What is next for New York’s crypto mining moratorium bill?

Quick Take

  • After a vote in the Assembly, the New York crypto mining moratorium bill will have to find a way to the Senate floor before the end of the legislative session, which is scheduled for June 2.
  • The bill is still in committee and could move forward if it gets support from the Democratic majority leadership.

Earlier this week, the New York Assembly voted yes on a controversial bill that would place a two-year moratorium on certain types of crypto mining operations that use electricity generated by "carbon-based fuel."

The debate over the bill has attracted a fair amount of attention from cryptocurrency advocates opposed to the policy. But in order for it to become law — at least during this legislative session — a version of it has to pass in the state Senate before the session ends on June 2.

At the moment, moving it through the Senate does not appear to be on the agenda. But that could still change. 

A "robust discussion" ahead

The Senate version is currently in the Environmental Conservation Committee, which is meeting next Tuesday. And according to the agenda posted online Thursday, the moratorium bill will not be heard. As of publication time, the committee has not scheduled any additional meetings before the end of the legislative session.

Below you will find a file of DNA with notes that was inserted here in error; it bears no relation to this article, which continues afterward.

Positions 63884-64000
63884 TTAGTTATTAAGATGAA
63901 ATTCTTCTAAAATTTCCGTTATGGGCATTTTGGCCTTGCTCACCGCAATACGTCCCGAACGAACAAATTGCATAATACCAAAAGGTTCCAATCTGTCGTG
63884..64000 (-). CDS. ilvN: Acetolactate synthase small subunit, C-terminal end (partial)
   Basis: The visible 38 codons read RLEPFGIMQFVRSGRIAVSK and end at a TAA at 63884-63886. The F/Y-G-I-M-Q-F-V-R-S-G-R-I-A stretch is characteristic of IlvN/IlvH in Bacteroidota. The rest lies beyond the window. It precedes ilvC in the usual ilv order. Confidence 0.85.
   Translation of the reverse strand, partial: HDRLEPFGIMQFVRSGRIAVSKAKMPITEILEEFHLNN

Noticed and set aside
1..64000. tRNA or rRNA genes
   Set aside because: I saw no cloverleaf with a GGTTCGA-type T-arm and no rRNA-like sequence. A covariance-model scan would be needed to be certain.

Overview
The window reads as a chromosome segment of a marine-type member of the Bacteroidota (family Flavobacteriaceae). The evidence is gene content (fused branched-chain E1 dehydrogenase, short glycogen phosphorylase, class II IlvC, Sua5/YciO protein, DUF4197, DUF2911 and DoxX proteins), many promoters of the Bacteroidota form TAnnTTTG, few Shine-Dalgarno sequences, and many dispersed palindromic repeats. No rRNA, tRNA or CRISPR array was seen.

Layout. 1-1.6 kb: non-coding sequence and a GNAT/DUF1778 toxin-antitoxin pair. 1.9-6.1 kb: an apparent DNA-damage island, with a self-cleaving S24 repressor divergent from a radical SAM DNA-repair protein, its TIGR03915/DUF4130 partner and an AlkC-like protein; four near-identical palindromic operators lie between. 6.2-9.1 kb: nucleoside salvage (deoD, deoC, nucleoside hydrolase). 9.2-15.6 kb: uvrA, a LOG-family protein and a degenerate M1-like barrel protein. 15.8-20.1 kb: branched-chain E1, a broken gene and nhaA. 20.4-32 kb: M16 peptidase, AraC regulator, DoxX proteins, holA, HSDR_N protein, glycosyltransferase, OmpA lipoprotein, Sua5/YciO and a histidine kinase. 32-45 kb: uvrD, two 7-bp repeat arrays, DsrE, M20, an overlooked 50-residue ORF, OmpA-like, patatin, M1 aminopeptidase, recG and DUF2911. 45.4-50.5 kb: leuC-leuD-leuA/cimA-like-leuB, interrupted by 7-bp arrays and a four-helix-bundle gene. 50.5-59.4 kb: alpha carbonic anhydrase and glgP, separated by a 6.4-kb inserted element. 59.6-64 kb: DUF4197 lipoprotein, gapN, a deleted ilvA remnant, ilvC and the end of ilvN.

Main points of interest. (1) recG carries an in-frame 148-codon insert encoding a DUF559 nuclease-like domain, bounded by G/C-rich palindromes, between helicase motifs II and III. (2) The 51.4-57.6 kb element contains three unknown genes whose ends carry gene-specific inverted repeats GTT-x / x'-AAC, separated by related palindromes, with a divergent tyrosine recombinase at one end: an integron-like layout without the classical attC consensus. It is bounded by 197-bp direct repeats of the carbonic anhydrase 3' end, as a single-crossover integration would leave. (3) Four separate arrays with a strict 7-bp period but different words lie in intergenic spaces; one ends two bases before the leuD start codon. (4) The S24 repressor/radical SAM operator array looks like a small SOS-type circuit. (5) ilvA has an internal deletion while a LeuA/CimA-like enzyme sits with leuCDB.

It's still possible for the bill to make it to the floor if the Democratic majority leadership decides to move it. The open question now is whether or not there is enough support among New York State senators to put the bill to a vote before the session adjourns.

“That discussion among the conference of majority Senators has not yet taken place,” Democratic Senator Todd Kaminsky, the Chair of the Environmental Conservation Committee, told The Block. “And I expect there to be a real robust discussion.”

The bill has not been debated in committee or by the Senate majority, according to Kaminsky, so its future is largely unknown.

The bill specifically calls for a moratorium on new permits for proof-of-work mining operations that use behind-the-meter electricity generated by fossil fuel, allowing the state time to act on a comprehensive impact study. The Assembly passed it with a tally of 95 in favor and 52.